Daily Herald

Artopolis Bakery Cafe a real standout in Greektown

Posted Monday, March 06, 2006

We used to joke that it didn't matter which restaurant in Greektown you went to because there was one big kitchen behind them all. From one eatery to the next, the offerings were so similar: taramasalata, roast lamb, moussaka ... That's changed in recent years as some of the restaurants have distinguished themselves both in menu and quality, but one place that really stands out is Artopolis.

Opened in 2000 by Yiannis Melidis, Jim Alexander and Tony Katsoulias, owners of Pegasus up the street, Artopolis is different in both style and substance. A combination cafe, bar, bakery and gift shop, this bright, bustling spot, open from morning till late evening, offers something for everyone.

Stop in for a quick bite, a drink, a full meal, dessert, coffee ... pick up some carryout, a bottle of wine or ouzo, a selection of cookies or perhaps a religious icon. They have it all. The place always seems to be full of happy people, many of them chattering away in Greek, although on a recent night I also overheard conversations in Russian, Spanish and Mandarin.

You enter, typically, to an effusive greeting. The bar area to your left is a few steps up and more dimly lit than the rest of the room. Beyond it, the central area offers table seating, typically a bit rocky on the stone-tile floor. An open kitchen along one wall backs up to glossy, colorful glazed tiles surrounding a wood-fired oven. The day's specials will be displayed along the counter. At the back, find a rustic stone wall and shelves full of items for sale.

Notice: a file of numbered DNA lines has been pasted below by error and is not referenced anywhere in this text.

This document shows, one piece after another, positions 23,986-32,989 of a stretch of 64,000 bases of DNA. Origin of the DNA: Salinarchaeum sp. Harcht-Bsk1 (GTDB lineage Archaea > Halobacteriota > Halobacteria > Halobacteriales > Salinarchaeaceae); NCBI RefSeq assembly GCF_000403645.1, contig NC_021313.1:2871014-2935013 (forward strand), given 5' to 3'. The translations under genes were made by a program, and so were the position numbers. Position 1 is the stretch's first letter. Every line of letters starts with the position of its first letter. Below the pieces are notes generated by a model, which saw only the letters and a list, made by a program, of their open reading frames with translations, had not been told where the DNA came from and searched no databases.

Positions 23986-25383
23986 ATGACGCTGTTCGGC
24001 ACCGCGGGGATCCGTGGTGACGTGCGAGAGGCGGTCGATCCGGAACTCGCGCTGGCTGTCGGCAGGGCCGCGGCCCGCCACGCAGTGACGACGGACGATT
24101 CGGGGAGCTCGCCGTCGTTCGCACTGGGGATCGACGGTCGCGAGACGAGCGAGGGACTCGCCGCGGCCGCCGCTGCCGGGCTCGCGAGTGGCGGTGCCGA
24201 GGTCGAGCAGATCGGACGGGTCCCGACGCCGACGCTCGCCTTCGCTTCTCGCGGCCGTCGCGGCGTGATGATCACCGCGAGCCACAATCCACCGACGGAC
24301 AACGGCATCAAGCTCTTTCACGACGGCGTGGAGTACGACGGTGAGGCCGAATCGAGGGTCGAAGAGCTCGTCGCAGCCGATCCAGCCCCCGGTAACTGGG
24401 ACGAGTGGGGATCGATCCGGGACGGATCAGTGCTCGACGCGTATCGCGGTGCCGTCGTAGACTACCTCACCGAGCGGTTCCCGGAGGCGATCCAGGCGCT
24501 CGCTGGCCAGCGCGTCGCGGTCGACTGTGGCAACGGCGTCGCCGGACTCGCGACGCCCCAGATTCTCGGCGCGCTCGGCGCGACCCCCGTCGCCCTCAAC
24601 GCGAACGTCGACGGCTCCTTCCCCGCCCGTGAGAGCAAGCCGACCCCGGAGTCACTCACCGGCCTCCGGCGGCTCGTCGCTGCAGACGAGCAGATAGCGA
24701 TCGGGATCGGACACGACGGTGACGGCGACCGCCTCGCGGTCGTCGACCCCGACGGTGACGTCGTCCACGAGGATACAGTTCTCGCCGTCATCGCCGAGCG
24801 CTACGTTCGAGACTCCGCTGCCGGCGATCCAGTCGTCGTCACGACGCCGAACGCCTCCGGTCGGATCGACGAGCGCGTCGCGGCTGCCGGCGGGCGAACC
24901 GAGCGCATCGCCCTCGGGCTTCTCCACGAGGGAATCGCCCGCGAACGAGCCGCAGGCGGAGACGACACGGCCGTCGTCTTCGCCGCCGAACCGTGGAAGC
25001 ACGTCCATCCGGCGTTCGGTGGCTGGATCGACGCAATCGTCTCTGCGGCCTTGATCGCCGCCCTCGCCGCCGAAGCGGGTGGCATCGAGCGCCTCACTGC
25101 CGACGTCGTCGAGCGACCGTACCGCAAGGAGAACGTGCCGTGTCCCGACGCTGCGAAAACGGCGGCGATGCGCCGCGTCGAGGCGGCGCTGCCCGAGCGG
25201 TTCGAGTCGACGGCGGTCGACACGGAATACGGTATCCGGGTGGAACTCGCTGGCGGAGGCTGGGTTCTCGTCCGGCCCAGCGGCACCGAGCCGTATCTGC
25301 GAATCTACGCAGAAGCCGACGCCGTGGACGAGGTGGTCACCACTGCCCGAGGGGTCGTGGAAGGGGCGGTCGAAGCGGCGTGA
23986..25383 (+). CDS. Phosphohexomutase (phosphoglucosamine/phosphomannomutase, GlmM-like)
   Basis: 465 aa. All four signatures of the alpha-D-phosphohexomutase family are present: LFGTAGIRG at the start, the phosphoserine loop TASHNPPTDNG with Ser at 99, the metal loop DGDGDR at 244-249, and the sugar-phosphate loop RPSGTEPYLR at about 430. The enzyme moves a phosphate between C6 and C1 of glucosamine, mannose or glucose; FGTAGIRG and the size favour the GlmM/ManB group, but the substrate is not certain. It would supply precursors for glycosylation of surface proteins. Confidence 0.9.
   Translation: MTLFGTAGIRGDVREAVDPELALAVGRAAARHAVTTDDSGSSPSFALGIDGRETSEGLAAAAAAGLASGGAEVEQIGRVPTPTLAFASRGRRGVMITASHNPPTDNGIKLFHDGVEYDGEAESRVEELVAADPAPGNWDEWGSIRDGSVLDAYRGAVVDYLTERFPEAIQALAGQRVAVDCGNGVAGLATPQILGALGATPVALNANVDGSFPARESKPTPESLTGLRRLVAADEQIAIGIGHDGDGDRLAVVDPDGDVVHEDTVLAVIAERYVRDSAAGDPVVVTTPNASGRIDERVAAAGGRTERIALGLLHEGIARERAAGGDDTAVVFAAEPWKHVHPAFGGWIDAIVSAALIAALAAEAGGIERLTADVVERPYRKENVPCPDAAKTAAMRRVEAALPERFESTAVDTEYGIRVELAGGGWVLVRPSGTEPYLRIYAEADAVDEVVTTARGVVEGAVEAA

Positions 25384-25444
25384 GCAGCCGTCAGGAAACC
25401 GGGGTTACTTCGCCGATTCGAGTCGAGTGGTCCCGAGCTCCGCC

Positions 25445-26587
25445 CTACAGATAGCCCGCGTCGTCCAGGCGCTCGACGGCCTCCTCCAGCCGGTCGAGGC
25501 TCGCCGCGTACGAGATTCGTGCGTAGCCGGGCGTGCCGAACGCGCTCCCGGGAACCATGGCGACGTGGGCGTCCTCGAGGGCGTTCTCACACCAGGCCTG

The name of this inviting place, Artopolis, translates as "bread city," and the room's other side is given over to bakery cases, backed by a display of hearth-baked breads. (The "agora" part means "gathering place," and that fits, too.)

The specialty of the house, the delightful "artopita," is a savory oval of crisped puff pasty with a filling like fresh spinach and feta, flavored with dill and onion; smoky Black Forest ham with spinach and kasseri cheese; or white and portobella mushrooms mixed with kasseri and emmenthal. These come with a seasonal potato choice or pasta salad and make a nice, light meal.

Or you can opt for one of an ample selection of sandwiches, served on your choice of Artopolis' excellent breads. These go beyond the ordinary to include choices like the Mediterraneo, roasted leg of lamb with mint on rosemary bread, and the Norwegian Crest, featuring house-smoked salmon, watercress, capers and fennel cream on dark, caraway-studded rye. Pair one with the house-made soup of the day or what they call "traditional soup," avgolemeno, Greek-style egg-lemon soup, an exemplary version - thick, lemony and full of chunks of chicken.